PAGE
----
Initially things moved smoothly. But unfortunately a section of Christian community was instigated and it started demanding that the memorial of St Xavier should be built on the Rock. To fabricate their claim, they erected a big stone cross on the Rock. It became a communal issue! Naturally some who could not accept this falsehood, removed it one night. The Tamil Nadu State Government then took the stand that it was indeed Vivekananda Rock, but no memorial could be built on it.

Blessings of Ramakrishna Mission

The Vivekananda Rock Memorial Committee approached Rashtriya Swayamsevak Sangh for help. The Sangh deputed Sri Eknath Ranade to take up the cause. Knowing that the Memorial work would be a full-time task, Eknathji was relieved of his responsibilities in the Sangh.

Before going to Kanyakumari, or to Madras (now Chennai) where the Vivekananda Rock Memorial Committee had its registered office, Eknathji first went to Calcutta (now Kolkata) to seek the blessings of Srimat Swami Madhavananda Maharaj, the 9th President of Ramakrishna Math and Ramakrishna Mission. Revered Maharaj blessed Eknathji and told him: “As we are a sannyasi organization we cannot involve in this directly as it may need agitations etc. You go ahead and Thakur will bless you, Swami Vivekananda will bless you, and you have my blessings also. You are born to do this work.

Obstacles at three levels

Vivekananda Rock Memorial Committee nominated Sri Eknathji as its Organizing Secretary. He faced difficulties at three levels – a section of local Christian community was opposing a memorial for Swami Vivekananda on the Rock; the Chief Minister of Tamil Nadu had taken the stand that he would not allow the memorial to be built on the Rock; and Sri Humayun Kabir, Union Minister of Scientific Research and Cultural Affairs while referring to the controversy had said that the memorial on the rock would spoil the natural beauty. The subject of Rock Memorial had all the potential to be a communal flash point.

Eknathji decided first to meet Sri Humayun Kabir. The minister avoided meeting him. Therefore, with the help of some swamis from Ramakrishna Mission, Eknathji contacted the journalists of Kolkata and held a Press Conference. The next day, the newspapers in Kolkata highlighted the news that Sri Humayun Kabir, elected by the people of Kolkata, was opposing a Memorial for Swami Vivekananda, the revered son of Kolkata. The outcry forced Sri Humayun Kabir to immediately invite Eknathji for a meeting and later announce that he was not against the Memorial for Swami Vivekananda. The first hurdle was thus cleared.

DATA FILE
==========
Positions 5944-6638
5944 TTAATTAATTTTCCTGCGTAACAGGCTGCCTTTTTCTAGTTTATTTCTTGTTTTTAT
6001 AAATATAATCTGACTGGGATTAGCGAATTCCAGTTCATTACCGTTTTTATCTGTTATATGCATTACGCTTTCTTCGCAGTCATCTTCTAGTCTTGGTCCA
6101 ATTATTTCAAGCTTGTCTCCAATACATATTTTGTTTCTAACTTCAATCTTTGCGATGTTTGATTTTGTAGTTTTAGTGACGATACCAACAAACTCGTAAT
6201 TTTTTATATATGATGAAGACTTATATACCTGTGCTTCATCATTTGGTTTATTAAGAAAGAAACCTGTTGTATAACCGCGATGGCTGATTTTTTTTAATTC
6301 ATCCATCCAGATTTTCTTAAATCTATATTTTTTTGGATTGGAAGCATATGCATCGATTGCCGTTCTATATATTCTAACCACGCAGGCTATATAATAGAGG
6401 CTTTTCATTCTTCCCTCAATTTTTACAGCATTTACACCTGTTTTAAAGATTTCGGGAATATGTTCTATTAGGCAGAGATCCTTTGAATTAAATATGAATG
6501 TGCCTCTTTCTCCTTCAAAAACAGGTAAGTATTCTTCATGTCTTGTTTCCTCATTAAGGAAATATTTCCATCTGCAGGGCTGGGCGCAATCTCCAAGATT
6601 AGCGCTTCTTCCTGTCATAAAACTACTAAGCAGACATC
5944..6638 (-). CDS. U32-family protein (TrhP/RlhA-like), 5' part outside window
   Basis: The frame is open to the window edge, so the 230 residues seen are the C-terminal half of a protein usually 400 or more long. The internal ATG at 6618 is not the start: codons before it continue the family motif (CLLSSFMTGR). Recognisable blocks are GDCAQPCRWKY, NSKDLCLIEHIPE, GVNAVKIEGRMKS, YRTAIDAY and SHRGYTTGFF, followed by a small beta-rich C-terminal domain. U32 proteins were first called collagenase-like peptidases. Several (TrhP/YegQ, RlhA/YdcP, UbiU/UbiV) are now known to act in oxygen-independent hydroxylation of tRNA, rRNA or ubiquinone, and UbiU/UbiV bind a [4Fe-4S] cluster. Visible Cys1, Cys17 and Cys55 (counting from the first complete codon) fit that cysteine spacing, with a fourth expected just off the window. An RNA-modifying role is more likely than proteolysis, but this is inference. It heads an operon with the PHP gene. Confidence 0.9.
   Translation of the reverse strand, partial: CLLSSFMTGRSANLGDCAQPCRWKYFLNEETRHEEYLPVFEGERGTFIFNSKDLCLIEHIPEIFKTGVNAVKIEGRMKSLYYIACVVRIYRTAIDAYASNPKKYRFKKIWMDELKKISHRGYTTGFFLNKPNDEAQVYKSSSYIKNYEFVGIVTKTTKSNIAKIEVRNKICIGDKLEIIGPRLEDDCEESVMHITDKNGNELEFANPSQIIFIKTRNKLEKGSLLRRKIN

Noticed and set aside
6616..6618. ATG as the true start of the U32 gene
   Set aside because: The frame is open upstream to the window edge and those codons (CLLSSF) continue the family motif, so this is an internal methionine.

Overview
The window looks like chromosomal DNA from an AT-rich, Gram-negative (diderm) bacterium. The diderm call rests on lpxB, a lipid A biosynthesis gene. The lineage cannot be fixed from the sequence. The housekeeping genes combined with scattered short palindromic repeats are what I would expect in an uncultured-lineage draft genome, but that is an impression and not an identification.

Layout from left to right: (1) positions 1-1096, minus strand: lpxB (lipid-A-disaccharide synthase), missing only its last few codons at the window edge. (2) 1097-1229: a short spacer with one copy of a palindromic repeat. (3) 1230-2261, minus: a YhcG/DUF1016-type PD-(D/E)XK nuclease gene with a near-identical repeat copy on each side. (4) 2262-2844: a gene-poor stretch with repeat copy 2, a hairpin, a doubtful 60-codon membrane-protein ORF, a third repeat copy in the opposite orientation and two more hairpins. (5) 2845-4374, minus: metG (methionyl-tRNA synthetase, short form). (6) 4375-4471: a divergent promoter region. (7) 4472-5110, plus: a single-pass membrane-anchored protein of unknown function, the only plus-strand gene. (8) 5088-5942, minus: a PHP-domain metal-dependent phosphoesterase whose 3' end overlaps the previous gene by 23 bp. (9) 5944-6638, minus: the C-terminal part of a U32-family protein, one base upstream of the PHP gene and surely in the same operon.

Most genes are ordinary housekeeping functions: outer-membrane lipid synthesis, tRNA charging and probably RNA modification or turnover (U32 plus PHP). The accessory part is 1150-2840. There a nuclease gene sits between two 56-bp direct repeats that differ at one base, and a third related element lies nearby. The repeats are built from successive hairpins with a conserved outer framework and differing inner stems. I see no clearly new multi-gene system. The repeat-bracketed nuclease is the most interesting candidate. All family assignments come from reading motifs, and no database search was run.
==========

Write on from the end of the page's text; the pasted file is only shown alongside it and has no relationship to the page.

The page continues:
Support from 323 MPs

Eknathji next met Sri Bhaktavatsalam, Chief Minister of Tamilnadu. Though the CM refused to give permission, Eknathji kept the dialogue alive. He also realised that he needed to try at a different level. He collected information that the Chief Minister obeyed Prime Minister Jawaharlal Nehru in political matters, and that he was an ardent devotee of the Shankaracharya of Kanchi Kamkoti Peetham, Sri Chandrashekharendra Saraswati, commonly known as Paramacharya.

Eknathji went to Delhi and requested Sri Lal Bahadur Shastri for help. He was told to wait for a better time. Due to the 1962 Chinese invasion the situation in Delhi was depressive. But Eknathji did not sit quiet. He met various leaders and eminent personalities in Delhi and apprised them of the matter. As the centenary year was coming to a close, he again went to Sri Lal Bahadur Shastri, who told him to get within three days the signatures of at least some members of the Parliament appealing for the Memorial.

After three days Eknathji submitted to Shastriji the signatures of 323 MPs – practically all the MPs present in Delhi at that time. Shastriji was stunned. Cutting across political, regional and creedal lines all the MPs had signed. How did Eknathji, a pracharak of the Sangh get the signatures of all MPs? Eknathji’s appeal was simple. “In the interest of our nation, to pay our respects to Swami Vivekananda, can we not rise above our political, regional and religious colours?” All responded positively.

When all the MPs desired the Memorial, it meant the whole country was aspiring for it. Responding to this development, Sri Bhaktavatsalam agreed for a statue of Swami Vivekananda on the Rock, with the condition that the temple should be only a 15 by 15 feet shrine.

Purity, Patience and Perseverance: Key to Success

Deciding that the Memorial should match the aspirations of the nation, Eknathji took the Chief Minister’s permission to consult about the designs for the temple with the President of India, the Prime Minister, other prominent public figures, the President of the Ramakrishna Order, and the Paramacharya of Kanchi Kamakoti Peetham.